String of Pearls by Jerry Gray (1942), arr. by Johnny
Warrington; Glenn Miller's recording of this song ranked #7 on Billboard Magazine's
1955 poll of leading disk jockies in the United States to determine the all-time
popular music record standards
(with solos by Kay Foster, alto sax, Glen Newton, trumpet, and Ann Booth, piano)
Love is Here to Stay by George and Ira
Gershwin (1938), arr. by Dave Wolpe; vocal arr. by Glen Newton; the last song
on which the Gershwin brothers collaborated
(featuring vocal soloist Kirk Lindberg, the Rosetones vocal quartet, and trumpet soloist Kari Coad)
I Can't Stop Loving You by Don Gibson (1958), arr.
by Dave Wolpe; a tribute to Ray Charles (1930-2004)
(featuring a solo by trombonist Mike Bratlie)
All of Me by Seymour Simons and Gerald Marks (1931),
arr. by Lennie Niehaus
(featuring vocalist Paula Lammers, with an alto horn solo by Glen Newton, and Glen Peterson on tenor sax trading fours with Rich Eyman on trombone)
The Nearness of You by Ned Washington and
Hoagy Carmichael (1937), arr. by Dave Hanson
(featuring flugelhorn soloist Glen Newton)
Central Park Rock by Jack and Linda Brewer
(1998 and 2004), arr. by Glen Newton; celebrating
the 40th anniversary of the Roseville Central Park Foundation
(featuring vocal soloists Karen Dunn and Glen Newton, with the Rosetones vocal quartet)
Bei Mir Bist du Schoen by Sholom Secunda
and Sammy Cahn (1932), arr. by Glen Newton
(featuring a vocal trio comprised of Paula Lammers, Karen Dunn, and Diane Lindberg, with solos by Glen Peterson, tenor sax, and Rich Eyman, trombone)
Apple Honey by Woody Herman (1945),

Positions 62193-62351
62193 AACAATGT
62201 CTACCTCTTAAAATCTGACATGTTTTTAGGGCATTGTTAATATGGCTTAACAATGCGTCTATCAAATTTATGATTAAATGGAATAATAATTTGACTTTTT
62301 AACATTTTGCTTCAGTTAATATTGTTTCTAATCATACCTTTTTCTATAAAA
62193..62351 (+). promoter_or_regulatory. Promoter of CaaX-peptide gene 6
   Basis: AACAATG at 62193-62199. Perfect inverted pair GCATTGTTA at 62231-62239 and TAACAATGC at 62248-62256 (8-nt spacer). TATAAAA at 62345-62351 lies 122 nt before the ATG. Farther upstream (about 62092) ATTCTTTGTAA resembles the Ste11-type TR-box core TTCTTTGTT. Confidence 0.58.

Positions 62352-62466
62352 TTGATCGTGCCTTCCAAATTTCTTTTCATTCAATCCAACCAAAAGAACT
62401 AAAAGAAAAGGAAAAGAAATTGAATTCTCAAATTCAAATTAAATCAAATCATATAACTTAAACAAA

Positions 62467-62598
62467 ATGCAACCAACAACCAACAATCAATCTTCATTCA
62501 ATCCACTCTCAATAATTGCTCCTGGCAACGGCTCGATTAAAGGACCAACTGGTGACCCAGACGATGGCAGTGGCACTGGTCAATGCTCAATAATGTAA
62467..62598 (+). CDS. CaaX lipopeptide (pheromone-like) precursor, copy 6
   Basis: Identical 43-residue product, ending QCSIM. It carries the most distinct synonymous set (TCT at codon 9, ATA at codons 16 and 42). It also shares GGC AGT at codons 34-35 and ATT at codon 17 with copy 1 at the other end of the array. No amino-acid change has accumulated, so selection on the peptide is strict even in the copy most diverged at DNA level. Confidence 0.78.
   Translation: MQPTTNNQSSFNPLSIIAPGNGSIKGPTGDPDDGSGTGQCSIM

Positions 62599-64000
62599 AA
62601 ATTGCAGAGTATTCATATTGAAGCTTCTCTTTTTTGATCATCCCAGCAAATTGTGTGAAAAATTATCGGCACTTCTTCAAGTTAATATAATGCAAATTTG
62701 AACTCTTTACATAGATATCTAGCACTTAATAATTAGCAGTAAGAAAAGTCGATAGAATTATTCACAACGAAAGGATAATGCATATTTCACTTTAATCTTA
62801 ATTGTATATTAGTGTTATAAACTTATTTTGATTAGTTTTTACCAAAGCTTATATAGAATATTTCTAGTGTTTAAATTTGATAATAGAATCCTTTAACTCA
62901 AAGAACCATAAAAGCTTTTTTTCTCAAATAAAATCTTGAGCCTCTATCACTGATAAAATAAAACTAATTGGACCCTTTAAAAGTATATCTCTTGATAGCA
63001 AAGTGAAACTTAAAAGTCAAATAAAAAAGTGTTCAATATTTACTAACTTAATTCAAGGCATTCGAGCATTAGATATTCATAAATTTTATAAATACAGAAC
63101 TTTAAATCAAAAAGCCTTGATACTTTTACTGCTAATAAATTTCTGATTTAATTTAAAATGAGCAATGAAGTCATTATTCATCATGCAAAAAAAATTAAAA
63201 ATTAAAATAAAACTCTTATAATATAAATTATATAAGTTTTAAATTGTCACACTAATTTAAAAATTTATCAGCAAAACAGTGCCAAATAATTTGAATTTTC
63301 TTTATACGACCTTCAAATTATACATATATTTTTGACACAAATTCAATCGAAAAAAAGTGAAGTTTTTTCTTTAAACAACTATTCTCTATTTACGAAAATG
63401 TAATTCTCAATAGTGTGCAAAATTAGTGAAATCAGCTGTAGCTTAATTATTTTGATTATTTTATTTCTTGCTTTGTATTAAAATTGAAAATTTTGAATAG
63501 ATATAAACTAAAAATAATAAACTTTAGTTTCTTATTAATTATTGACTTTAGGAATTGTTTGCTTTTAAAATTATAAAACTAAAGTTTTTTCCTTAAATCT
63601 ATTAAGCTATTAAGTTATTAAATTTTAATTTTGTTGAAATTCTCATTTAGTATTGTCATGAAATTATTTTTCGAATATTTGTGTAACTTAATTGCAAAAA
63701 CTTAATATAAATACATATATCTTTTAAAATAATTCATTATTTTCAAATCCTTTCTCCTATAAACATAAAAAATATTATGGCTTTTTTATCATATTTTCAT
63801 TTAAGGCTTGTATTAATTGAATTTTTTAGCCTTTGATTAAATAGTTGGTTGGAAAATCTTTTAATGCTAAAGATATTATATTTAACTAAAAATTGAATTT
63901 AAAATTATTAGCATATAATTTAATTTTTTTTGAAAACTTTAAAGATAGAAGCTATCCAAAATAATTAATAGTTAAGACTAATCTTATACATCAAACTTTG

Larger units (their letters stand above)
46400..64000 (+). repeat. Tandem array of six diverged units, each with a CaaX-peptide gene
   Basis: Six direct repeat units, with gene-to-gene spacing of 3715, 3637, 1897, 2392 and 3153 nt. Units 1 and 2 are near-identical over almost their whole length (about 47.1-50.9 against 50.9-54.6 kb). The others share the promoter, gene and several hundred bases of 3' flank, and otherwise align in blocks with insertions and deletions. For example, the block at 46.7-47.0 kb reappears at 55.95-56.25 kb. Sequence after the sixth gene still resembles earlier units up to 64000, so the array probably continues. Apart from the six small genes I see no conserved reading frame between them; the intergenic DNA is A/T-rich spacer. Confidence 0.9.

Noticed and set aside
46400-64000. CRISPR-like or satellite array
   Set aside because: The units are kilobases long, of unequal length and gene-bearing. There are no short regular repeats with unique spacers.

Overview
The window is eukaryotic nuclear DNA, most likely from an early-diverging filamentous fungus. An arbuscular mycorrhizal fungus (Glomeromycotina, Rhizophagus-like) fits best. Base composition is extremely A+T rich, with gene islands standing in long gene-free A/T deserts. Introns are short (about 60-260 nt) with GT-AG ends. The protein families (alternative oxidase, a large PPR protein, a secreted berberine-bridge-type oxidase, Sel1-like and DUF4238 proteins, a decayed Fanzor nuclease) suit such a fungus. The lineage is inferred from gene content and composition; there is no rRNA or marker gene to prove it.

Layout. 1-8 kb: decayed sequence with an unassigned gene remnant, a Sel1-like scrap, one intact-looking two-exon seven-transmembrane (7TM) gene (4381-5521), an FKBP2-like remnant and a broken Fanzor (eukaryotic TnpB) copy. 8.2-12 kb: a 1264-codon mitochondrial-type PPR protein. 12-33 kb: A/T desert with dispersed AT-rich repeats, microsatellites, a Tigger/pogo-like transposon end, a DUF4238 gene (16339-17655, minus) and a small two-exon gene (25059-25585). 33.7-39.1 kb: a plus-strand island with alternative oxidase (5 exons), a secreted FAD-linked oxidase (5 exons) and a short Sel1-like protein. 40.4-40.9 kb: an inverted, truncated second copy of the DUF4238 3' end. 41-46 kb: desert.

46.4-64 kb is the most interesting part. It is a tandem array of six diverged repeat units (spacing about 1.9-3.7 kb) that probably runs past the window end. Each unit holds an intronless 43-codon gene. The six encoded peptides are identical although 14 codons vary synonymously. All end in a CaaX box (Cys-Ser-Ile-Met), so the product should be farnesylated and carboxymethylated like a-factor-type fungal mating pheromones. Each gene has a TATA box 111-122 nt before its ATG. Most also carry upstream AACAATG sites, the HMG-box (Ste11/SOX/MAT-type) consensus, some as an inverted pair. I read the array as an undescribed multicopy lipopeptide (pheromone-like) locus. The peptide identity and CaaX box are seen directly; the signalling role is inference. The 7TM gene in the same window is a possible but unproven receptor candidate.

arr. by Joe Bishop; a classic from Woody Herman and the herd
(featuring solos by tenor saxophonist Glen Peterson and clarinetist Kay Foster)
How About You? by Ralph Freed and Burton Lane (1941),
from the MGM musical "Babes on Broadway", arr. by Dave Wolpe
(featuring vocalists Paula Lammers and Glen Newton, with Glen Peterson on the tenor sax solo and Glen Newton soloing on trumpet)
Casa del Sol by Mike Bratlie (2003), arr.
by Mike Bratlie
(featuring solos by trumpeter Harvey Skow, trombonist George Henly, and drummer Kenne Thomas)
Someone to Watch over Me by George and
Ira Gershwin (1926), arr. by Dave Wolpe, vocal arr. by Glen Newton; from the
musical "Oh, Kay!"
(featuring vocal soloist Karen Dunn and the Rosetones vocal quartet)
Coquette by Carmen Lombardo and John Green
(1928), arr. by Dave Wolpe
(featuring a trumpet solo by Kari Coad and a guitar solo by Jim Foss)
Angel Eyes by Earl Brent and Matt Dennis (1946),
arr. by Matt harris
(featuring vocalist Paula Lammers, with a tenor sax solo by Glen Peterson)
The Lady is a Tramp by Lorenz Hart and Richard Rodgers
(1937), arr. by Dave Wolpe, vocal arr. by Glen Newton
(featuring the Rosetones vocal quartet, with a scat vocal solo by Keith Miner)
La Bamba traditional, adapted by Ritchie Valens (1958),
arr. by John Berry
(featuring guest percussionists from the audience, with solos by Bill Frank on alto sax and Kenne Thomas on drums)
What a Wonderful World by George David Weiss and
Bob Thiele (1967), arr. by Jerry Nowak, vocal arr. by Glen Newton; recorded
by Louis Armstrong
(featuring the Rosetones vocal quartet)
The Rosetones are Karen Dunn, lead, Diane Lindberg, alto, Kirk Lindberg, tenor, and Glen Newton, bass.
In addition to the soloists listed above, the Roseville Big Band performers for this concert included Dan Desmonds, tenor sax, Bill Pearson, baritone sax, Bob Nielsen, trumpet, and Mike Wobig, electric bass. Bill Frank also played flute on "Casa Del Sol", Keith Miner also played bass trombone, and Glen Newton also played vibraphone.
Concerts in Central Park (including this one, produced by John Rusterholz) are broadcast on Channel 15, CTV North Suburbs in the ten-city area served by the North Suburban Cable Commission.
Despite the 90-degree temperature at the start of the concert, about 200 people saw the concert live in the park, along with countless others who watched it live on Channel 15 and even more who will see it on the Channel 15 replays.